an elongated tubular housing having an open end and a closed end;
a tapered probe member of high thermal conductivity mounted at said "closed end of said housing with its portion of greatest cross-section adjacent to said closed end;
capillary means longitudinally disposed along said housing for conveying a volatile working fluid liq uid from the vicinity of said open end to the vicinity of said closed end of said housing;
means disposed about said housing in the vicinity of said open end for defining a working fluid liquid reservoir, said housing having a plurality of circumferentially spaced apertures in its lateral surface for receiving cryogenic liquid and transporting cryogenic liquid along said capillary means;
probe means connected to said capillary means to deliver heat to said cryogenic liquid working fluid to boil said fluid into a gas whereby said probe means is cooled; and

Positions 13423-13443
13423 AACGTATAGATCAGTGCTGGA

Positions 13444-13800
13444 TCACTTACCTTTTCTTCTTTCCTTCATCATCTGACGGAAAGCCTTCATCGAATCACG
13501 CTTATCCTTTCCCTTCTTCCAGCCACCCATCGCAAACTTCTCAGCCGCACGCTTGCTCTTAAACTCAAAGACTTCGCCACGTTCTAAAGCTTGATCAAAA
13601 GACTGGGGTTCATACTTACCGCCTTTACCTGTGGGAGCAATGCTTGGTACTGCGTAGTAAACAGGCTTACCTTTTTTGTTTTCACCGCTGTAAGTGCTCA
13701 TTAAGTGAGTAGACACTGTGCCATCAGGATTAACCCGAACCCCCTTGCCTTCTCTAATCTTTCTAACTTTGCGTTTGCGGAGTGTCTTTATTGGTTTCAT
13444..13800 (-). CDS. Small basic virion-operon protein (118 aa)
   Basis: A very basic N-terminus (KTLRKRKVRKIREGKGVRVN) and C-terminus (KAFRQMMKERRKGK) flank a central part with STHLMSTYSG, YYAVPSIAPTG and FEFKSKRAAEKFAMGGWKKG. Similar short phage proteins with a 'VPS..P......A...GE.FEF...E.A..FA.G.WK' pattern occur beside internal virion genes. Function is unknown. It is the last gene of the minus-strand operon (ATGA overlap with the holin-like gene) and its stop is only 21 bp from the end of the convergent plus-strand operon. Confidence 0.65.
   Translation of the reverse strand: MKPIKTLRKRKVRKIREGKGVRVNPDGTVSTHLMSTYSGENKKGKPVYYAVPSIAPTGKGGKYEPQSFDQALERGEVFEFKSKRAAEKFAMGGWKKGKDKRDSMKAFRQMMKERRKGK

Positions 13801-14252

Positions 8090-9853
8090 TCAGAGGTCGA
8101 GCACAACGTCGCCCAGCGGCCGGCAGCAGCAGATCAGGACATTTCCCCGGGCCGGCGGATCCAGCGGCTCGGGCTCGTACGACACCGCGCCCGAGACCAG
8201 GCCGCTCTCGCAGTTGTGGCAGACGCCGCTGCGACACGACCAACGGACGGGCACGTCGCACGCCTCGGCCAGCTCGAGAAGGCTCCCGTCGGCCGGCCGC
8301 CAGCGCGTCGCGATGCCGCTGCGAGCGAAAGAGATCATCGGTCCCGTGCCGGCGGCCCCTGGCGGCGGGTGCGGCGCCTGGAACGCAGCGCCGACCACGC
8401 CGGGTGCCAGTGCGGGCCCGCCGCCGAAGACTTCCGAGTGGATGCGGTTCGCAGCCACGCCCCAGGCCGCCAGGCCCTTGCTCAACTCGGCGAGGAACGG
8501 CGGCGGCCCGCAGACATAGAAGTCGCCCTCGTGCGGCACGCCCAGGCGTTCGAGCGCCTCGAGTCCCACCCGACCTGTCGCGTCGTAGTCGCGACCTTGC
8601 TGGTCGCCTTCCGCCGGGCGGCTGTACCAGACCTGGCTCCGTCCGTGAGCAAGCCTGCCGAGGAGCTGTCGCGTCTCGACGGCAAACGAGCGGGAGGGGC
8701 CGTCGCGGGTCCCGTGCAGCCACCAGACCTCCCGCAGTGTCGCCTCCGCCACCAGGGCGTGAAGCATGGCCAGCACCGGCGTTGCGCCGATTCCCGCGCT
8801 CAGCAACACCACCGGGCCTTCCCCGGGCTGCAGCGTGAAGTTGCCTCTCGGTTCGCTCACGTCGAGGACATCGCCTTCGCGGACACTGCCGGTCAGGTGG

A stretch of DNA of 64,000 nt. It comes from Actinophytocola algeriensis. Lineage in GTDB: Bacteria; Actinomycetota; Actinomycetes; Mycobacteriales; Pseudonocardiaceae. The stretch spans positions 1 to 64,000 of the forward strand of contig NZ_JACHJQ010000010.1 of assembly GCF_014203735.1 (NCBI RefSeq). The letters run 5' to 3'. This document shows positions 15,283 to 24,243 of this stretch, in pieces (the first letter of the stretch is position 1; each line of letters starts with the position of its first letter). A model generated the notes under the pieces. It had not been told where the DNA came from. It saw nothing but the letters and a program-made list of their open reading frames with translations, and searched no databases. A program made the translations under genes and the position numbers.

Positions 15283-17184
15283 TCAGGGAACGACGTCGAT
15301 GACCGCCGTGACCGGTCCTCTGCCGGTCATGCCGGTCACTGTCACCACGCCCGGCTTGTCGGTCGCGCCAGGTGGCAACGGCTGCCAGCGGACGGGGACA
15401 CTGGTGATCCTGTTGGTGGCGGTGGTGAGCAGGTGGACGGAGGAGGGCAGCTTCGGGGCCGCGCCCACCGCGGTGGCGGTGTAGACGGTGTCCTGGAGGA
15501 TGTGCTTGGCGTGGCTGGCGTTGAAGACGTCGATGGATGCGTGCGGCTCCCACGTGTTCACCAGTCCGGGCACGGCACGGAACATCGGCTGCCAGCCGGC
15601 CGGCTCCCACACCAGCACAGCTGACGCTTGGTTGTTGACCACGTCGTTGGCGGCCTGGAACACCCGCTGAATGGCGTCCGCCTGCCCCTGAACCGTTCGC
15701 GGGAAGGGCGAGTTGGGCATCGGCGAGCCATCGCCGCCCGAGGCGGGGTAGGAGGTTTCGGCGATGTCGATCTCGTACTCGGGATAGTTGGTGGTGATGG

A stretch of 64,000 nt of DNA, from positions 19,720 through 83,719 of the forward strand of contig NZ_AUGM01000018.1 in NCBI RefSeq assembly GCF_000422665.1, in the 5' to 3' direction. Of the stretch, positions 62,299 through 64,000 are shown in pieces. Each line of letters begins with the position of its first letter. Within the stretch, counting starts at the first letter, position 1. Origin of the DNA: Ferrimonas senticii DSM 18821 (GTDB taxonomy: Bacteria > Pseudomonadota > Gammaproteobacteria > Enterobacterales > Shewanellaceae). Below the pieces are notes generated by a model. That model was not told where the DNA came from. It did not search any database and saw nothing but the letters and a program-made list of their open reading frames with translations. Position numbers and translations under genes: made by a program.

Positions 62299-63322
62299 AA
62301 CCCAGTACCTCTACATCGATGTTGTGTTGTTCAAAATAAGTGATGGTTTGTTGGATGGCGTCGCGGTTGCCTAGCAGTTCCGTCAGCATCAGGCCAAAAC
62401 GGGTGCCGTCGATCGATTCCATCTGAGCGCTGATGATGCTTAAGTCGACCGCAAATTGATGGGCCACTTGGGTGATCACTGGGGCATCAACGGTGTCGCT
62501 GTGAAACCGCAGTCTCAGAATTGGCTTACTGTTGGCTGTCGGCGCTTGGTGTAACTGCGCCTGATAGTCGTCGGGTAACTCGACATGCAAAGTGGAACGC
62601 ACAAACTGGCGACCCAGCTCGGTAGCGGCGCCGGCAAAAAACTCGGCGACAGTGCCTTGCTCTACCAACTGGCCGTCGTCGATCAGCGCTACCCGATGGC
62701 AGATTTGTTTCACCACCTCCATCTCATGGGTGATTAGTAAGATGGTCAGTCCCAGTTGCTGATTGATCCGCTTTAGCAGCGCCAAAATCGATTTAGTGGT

vapor conduit means for conducting cryogen gas away from said probe means.
13. The heat transfer device of claim 12 wherein said capillary means and said cryogen gas conduit means are housed in the same housing.
|Cited Patent||Filing date||Publication date||Applicant||Title|
|US3190081 *||Jul 26, 1963||Jun 22, 1965||Sulfrian Cryogenics Inc||Cryogenic applicator with probe means|
|US3421508 *||Aug 31, 1966||Jan 14, 1969||Union Mfg Co||Cryosurgical probe|
|US3434477 *||Nov 23, 1966||Mar 25, 1969||Univ Northwestern||Surgical instrument|
|US3455304 *||Oct 6, 1966||Jul 15, 1969||Mt Sinai Hospital Of Cleveland||Cryoextractor|
|US3485060 *||May 16, 1968||Dec 23, 1969||Beech Aircraft Corp||Livestock branding apparatus|